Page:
, NAIROBI, Kenya, Nov 18 – The Kenya Red Cross Society Secretary General Abbas Gullet has blamed the government for failing to provide security for the recent killings of 11 people in Isiolo.
Mr Gullet said on Tuesday that the government had shown a lack of commitment in providing security to the cattle rustling prone areas in the country that had led to the loss of innocent lives in the recent past.
“This is an insecurity issue and it is the government’s responsibility to ensure that security is provided and that those who are involved in this activity are held responsible. They need to know that there are consequences for their actions,” he said.
He added that the rising cases of cattle rustling would increase poverty in the arid and semi arid regions of the country thereby worsening food insecurity.
“We have people moving from riches to poverty over night. One day you have over 100 animals and then the next you have nothing and start living in poverty,” he explained.
Mr Gullet added that the government’s reluctance to control cross-border flow of arms was also to blame for the rising incidences in cattle rustling.
“Buying arms (AK-47) is not a major issue especially in places like Marsabit, Moyale, Isiolo, Mandera, Wajir, Garissa.”
He also pointed out that harmonious co-existence amongst Kenyan communities had been strained by last year’s politically instigated post election skirmishes.
“People are now being relocated because they fear the potential resurgence of the post election violence,” he said, noting that it was a challenge for the country to move on from the trauma of the violence that rocked the country after the 2007 elections.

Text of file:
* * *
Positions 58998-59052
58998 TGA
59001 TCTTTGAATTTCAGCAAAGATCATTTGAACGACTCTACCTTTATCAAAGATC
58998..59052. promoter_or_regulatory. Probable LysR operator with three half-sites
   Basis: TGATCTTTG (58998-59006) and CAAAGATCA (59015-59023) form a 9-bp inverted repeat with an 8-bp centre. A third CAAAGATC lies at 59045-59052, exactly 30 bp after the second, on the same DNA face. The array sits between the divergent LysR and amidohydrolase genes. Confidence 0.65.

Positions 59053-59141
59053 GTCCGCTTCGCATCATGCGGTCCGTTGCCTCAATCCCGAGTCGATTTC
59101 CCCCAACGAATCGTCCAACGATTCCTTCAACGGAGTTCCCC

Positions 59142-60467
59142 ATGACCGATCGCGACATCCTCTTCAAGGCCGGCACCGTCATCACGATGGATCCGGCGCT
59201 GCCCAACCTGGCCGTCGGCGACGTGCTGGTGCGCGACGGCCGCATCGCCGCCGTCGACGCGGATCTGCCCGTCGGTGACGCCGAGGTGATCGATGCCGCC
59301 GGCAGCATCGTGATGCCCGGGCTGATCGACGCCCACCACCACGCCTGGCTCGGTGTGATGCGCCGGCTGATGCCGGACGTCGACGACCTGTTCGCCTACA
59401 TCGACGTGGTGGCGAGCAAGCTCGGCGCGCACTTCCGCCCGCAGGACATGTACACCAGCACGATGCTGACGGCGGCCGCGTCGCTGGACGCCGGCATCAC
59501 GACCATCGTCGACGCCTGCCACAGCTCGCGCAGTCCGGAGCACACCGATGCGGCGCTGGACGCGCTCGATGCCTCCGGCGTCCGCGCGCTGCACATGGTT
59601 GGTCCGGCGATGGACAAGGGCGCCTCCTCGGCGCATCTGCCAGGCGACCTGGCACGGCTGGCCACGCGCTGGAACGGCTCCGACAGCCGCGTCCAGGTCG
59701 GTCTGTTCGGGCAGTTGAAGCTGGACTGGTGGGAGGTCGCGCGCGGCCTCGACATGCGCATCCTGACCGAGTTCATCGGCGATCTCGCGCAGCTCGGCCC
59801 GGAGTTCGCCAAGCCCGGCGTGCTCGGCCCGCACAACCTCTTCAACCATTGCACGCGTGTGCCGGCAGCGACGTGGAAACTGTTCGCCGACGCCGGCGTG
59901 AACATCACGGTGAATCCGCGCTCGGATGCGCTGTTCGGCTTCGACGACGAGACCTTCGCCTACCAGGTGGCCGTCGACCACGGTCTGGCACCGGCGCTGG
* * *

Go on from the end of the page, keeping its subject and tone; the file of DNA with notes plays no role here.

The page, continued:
Meanwhile Deputy Secretary General of the International Federation of Red Cross Ibrahim Osman said that it was the government’s responsibility to provide basic needs to the people especially in the event of humanitarian crisis such as the post election violence and the recent cattle rustling incident in Isiolo.
“This is the responsibility of the government and it cannot run away from its responsibility. As Red Cross we try to complement the government business but we cannot assume that we will do everything for the people. We only come in in emergency situations,” he stated.
This comes at a time when delegates from the International Red Cross and Red Crescent Movement gather in Nairobi for the first time to address the world’s most pressing humanitarian challenges which include armed conflict, increased poverty and hunger, lack of humanitarian access, issues of climate change and the ongoing disregard for international humanitarian law.
The assembly will come up with new policies and strategies on major humanitarian issues. The discussions will focus on the growing number of people displaced within their own countries due to violence or disasters, international migration and the human cost of climate change as well as topics limiting the use of deadly weapons and the protection of medical workers and health facilities in armed conflicts.